Homebrew Rodinal

Last week I started making homebrew Rodinal developer. For those who don’t know Rodinal was patented in 1891 by Dr. Momme Andresen, it is the longest contentiously produced photographic product. Originally produced by Agfa. In November 2005 the plant was sold to a&o Imaging Solutions GmbH in Koblenz, Germany, who continued the production of Rodinal. In 2008 it was sold again to Connect Chemicals (Ratingen, Germany.) Today Rodinal can be obtained from ADOX Fotowerke Bad Saarow, Germany. It is now called ADONAL.
Over the years a number of Rodinal recipes have been leaked (the most famous of which was liberated by the Allies during WWII). The original recipe is now public domain, there have been many tweaks to the original formula over the years.
Rodinal is a compensating developer, which enhances perceived sharpness. Compensation occurs when bromide is released in areas of heavy exposure, where development is rapid and continuous. Bromide slows the development of the high values (zone VII and above), preventing them from becoming too dense to print. High dilutions also enhance adjacency effects, which are produced when areas of high density adjoin areas of low density. Unused developer from low density areas diffuses over to the edge of high density areas and increases density even more, while bromide released by intense development in high density areas diffuses over and helps prevent development on the edge of low density areas.  Adjacency effects markedly enhance perceived sharpness.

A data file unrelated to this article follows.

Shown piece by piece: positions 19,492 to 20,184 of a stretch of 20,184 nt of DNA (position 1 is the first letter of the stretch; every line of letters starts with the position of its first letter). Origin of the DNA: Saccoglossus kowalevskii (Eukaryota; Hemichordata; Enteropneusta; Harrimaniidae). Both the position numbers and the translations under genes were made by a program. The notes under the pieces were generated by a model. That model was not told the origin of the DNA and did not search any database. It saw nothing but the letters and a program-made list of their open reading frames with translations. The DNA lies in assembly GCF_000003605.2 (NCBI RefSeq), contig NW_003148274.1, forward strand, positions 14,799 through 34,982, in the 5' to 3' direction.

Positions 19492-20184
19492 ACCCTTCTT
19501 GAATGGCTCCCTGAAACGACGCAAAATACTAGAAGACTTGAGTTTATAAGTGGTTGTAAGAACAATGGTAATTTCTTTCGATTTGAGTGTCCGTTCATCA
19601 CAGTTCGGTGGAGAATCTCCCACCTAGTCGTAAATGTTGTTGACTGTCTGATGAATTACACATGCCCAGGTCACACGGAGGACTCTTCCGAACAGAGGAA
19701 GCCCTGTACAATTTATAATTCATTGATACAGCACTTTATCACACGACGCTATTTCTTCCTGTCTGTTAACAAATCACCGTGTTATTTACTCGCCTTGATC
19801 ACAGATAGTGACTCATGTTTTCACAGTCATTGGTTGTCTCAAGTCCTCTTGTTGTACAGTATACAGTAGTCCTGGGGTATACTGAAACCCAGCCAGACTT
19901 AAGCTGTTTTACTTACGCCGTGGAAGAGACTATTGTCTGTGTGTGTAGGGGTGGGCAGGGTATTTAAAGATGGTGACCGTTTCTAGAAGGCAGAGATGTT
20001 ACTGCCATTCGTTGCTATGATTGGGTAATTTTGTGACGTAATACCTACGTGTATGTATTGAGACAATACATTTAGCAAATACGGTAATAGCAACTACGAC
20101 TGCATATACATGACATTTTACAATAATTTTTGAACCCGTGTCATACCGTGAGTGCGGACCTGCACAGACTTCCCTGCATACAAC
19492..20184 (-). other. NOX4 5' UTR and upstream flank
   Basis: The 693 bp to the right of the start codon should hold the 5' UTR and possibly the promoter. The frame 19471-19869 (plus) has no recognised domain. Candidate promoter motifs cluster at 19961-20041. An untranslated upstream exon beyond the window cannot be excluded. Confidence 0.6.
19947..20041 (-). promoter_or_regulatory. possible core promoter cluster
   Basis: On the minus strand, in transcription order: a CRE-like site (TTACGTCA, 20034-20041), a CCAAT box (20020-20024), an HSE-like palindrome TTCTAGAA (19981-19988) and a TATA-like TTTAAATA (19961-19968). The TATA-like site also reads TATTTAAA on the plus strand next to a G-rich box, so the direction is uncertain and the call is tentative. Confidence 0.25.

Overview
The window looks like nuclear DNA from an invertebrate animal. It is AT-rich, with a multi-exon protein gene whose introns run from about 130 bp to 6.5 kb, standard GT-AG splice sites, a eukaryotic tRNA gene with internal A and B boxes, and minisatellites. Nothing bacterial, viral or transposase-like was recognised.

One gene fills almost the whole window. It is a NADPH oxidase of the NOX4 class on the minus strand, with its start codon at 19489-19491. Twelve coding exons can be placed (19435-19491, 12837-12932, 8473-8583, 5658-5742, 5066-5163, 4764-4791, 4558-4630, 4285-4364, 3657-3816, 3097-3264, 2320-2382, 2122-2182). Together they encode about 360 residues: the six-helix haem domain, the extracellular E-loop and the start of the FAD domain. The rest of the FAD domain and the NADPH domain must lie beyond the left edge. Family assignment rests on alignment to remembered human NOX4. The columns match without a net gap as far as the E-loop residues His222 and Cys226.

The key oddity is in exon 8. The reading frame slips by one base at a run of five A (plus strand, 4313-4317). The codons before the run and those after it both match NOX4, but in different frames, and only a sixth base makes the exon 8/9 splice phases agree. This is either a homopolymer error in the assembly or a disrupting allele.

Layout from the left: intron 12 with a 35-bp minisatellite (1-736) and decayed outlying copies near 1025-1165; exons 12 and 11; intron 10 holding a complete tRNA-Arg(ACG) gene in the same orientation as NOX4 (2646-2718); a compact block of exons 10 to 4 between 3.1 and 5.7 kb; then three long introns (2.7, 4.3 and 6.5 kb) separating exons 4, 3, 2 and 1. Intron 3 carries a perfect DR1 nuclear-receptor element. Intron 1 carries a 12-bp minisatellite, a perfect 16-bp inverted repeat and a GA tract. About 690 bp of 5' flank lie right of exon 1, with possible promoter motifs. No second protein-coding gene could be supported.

The attached photos are developed in homebrew pa-Rodinal at 1:50 for 12Min, Kodak Tmax-400, Leica M6 w 50mm F2 Summitar.

 

Here are some of the variants of the Formulae, and the one I used at the bottom. Note the main difference between the original formula and the paRODINAL formula is the lack of hydrochloric acid.

With Rodinal becoming a bit harder to get (at least harder to ship) these days, making your own is rewarding and cost effective.

Original Laboratory Formula (1891)

Water (125F/52C)- 750ml
Sodium Sulfite (dessicated) – 50 grams
Sodium Hydroxide – 25 grams
p-Aminophenol Hydrochloride – 5 grams
Water 1000 ml

After making the formula, there is not enough p-Aminophenol to give good overall development and contrast. It is recommended that 7 grams of p-Aminophenol be used.

Rodinal Production Formula (1893-1896)

Solution A:
Water (125F/52C) – 250 ml
Potassium Metabisulfite (dessicated) – 50 grams
p-Aminophenol Hydrochloride – 5-7 grams
Potassium Carbonate – 25 grams
Sodium Hydroxide – 25 grams
Cold water to make 500 ml

Decant the Solution into a clear glass capped bottle, shake the bottle, then loosen and re-tighten the cap and allow the solution to settle. The complete solution should age for 72 hours in dim or dark place, yet after the first 12 hours of settling, filter it through a sheet of white linen, re-bottle and then allow it to settle for the remaining 60 hours before use.

Rodinal Production Formula (1897-1915)

Solution A:
Water (125F/52C) – 800 ml
Sodium Sulfite (dessicated) – 150 grams
p-Aminophenol Hydrochloride – 20 grams